Saturday, March 19, 2011

Jonathan Chait is a very smart guy. He is also very stubborn. He refuses to reasses his views of what was going on in Iraq in 2002-3 in light of new evidence. He simply asserts "Saddam Hussein apparently remained in total denial about U.S. intentions to depose him." What evidence is there to support that claim ? Chait concludes that Saddam Hussein must have been in denial, because his response to US ultimata was not to make concessions which satisfied Bush. Chait simply assumes that he could possibly have done this. Bush demanded that Saddam Hussein surrender WMD. Not having any WMD to surrender, Saddam Hussein could not concede, say uncle or give in to the demand.

Somehow Chait has managed to overlook the little detail that Saddam Hussein had complied with all UN resolutions at the time of the invasion.

Now it was pretty clear to me that Bush was determined to depose Saddam Hussein so that even if he had WMD and surrendered WMD, we would still have invaded. But if Saddam Hussein was in denial of that, he had company as Bush vehemently denied that too. I think that Saddam Hussein believed, correctly, that if he surrendered power he would be killed. It isn't as if he wasn't widely hated. So he may have thought he was damned if he did and damned if he didn't. that isn't necessarily denial or reality. That quite probably was the situation.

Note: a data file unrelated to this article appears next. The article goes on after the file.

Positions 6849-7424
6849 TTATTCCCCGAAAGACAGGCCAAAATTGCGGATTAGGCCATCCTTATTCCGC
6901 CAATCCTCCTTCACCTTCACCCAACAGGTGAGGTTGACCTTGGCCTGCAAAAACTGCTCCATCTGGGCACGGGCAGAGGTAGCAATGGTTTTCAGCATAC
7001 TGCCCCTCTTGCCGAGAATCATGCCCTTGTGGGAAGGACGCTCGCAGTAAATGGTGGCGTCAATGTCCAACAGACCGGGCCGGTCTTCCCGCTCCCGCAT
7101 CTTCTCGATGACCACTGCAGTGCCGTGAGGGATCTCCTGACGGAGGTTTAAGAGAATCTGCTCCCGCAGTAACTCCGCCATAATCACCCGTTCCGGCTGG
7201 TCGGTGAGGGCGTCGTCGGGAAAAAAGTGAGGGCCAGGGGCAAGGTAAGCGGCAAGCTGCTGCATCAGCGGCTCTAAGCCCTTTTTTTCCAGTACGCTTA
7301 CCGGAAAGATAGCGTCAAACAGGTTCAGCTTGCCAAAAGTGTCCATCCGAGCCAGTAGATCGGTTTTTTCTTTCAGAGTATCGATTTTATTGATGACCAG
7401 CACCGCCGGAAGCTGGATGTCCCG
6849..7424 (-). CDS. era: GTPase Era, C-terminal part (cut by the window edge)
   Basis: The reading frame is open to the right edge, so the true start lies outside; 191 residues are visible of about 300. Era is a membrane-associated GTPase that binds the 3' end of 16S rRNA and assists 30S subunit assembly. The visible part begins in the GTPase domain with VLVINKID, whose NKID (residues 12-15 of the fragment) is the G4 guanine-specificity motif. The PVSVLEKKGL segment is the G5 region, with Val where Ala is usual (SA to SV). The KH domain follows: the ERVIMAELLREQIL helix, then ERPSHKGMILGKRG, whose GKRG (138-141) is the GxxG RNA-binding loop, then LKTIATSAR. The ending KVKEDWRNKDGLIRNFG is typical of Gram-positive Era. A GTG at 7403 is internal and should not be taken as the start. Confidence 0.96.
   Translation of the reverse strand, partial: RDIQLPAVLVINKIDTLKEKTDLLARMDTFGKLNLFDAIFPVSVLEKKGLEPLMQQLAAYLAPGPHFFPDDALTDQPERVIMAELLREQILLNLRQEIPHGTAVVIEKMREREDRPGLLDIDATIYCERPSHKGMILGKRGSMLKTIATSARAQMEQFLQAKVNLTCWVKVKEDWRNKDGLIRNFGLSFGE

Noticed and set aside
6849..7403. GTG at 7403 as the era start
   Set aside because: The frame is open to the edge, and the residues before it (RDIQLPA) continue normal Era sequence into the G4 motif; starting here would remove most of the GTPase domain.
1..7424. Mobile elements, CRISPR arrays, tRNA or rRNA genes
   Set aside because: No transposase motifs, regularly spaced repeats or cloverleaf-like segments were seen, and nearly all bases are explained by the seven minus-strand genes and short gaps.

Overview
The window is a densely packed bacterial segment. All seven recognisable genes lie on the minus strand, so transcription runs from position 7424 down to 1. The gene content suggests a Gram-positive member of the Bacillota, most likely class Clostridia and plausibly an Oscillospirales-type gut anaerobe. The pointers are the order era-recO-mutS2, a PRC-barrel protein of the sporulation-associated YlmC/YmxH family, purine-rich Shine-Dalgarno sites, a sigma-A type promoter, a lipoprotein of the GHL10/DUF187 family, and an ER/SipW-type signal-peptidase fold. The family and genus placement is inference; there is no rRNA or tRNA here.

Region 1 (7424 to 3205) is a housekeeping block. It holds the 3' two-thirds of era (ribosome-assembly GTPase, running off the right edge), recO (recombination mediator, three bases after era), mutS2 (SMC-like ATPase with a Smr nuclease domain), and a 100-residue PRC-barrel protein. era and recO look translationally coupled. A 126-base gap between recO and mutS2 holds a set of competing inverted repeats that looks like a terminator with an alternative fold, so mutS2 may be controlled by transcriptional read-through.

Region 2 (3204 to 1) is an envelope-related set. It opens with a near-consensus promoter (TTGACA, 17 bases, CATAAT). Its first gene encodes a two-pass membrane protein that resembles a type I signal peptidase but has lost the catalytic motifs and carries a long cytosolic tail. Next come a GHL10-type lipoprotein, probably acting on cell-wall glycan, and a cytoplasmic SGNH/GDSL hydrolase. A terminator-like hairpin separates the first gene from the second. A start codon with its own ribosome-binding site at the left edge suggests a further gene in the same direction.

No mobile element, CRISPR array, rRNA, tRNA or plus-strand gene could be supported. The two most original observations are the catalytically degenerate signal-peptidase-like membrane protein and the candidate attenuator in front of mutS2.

Chait is, as ususal, very charitable towards Chait. His actual position was that we had to invade, because if we didn't it was quite likely that they would develope nuclear weapons. Now he conceded that he couldn't read Saddam Hussein's mind. However, he could have read Muhammad El Baredei et al's report. He chose not to. He assumed that he understood nuclear weapons even though he clearly has no clue how hard they are to make. He didn't bother to try to ask any experts at the DOE about anything (they were all forbidden to talk to reporters which should have made it clear that the Bush administration was lying about all things Iraqi and nuclear).

Chait made gross errors due to his refusal to perform due diligence before making influential proclamations on issues about which he knew very little and understood less.

If his problem was an inability to guess what was going in the mind of a strange and evil person, then he wouldn't be so discredited. Therefore he concludes that was the problem in spite of the fact that anyone who knows anything can tell that his claim is self serving nonsense.

By the way, I think very highly of Chait and read him regularly. But, like most pundits (Kevin Drum not included) he will write any sort of nonsense if the alternative is to admit that he was wrong wrong wrong due to arrogance and laziness.

No comments: